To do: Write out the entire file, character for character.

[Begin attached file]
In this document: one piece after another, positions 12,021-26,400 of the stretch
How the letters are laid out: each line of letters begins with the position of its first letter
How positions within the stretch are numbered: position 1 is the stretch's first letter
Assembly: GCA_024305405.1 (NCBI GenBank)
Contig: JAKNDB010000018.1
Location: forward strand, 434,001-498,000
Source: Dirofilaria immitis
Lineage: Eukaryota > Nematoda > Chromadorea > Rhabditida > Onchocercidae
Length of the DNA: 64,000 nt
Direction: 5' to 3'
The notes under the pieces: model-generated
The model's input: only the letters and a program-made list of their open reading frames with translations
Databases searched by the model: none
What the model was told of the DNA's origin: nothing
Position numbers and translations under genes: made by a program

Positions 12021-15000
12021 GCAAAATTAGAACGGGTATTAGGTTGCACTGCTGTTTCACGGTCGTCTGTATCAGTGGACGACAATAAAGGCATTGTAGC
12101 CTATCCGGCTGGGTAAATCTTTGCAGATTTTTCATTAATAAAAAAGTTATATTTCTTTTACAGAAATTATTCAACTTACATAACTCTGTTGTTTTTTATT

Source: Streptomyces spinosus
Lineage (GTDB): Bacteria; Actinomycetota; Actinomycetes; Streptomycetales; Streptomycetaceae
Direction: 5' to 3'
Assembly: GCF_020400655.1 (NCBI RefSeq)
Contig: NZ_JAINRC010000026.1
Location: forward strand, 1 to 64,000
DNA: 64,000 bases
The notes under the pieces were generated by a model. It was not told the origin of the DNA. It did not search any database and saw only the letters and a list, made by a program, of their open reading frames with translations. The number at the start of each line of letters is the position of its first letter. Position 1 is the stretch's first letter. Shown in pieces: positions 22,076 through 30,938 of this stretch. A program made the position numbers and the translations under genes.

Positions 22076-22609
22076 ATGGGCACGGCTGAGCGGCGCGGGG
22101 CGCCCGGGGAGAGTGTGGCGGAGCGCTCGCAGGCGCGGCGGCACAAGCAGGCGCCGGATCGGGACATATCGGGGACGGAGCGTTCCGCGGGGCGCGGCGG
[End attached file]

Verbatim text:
In this document: one piece after another, positions 12,021-26,400 of the stretch
How the letters are laid out: each line of letters begins with the position of its first letter
How positions within the stretch are numbered: position 1 is the stretch's first letter
Assembly: GCA_024305405.1 (NCBI GenBank)
Contig: JAKNDB010000018.1
Location: forward strand, 434,001-498,000
Source: Dirofilaria immitis
Lineage: Eukaryota > Nematoda > Chromadorea > Rhabditida > Onchocercidae
Length of the DNA: 64,000 nt
Direction: 5' to 3'
The notes under the pieces: model-generated
The model's input: only the letters and a program-made list of their open reading frames with translations
Databases searched by the model: none
What the model was told of the DNA's origin: nothing
Position numbers and translations under genes: made by a program

Positions 12021-15000
12021 GCAAAATTAGAACGGGTATTAGGTTGCACTGCTGTTTCACGGTCGTCTGTATCAGTGGACGACAATAAAGGCATTGTAGC
12101 CTATCCGGCTGGGTAAATCTTTGCAGATTTTTCATTAATAAAAAAGTTATATTTCTTTTACAGAAATTATTCAACTTACATAACTCTGTTGTTTTTTATT

Source: Streptomyces spinosus
Lineage (GTDB): Bacteria; Actinomycetota; Actinomycetes; Streptomycetales; Streptomycetaceae
Direction: 5' to 3'
Assembly: GCF_020400655.1 (NCBI RefSeq)
Contig: NZ_JAINRC010000026.1
Location: forward strand, 1 to 64,000
DNA: 64,000 bases
The notes under the pieces were generated by a model. It was not told the origin of the DNA. It did not search any database and saw only the letters and a list, made by a program, of their open reading frames with translations. The number at the start of each line of letters is the position of its first letter. Position 1 is the stretch's first letter. Shown in pieces: positions 22,076 through 30,938 of this stretch. A program made the position numbers and the translations under genes.

Positions 22076-22609
22076 ATGGGCACGGCTGAGCGGCGCGGGG
22101 CGCCCGGGGAGAGTGTGGCGGAGCGCTCGCAGGCGCGGCGGCACAAGCAGGCGCCGGATCGGGACATATCGGGGACGGAGCGTTCCGCGGGGCGCGGCGG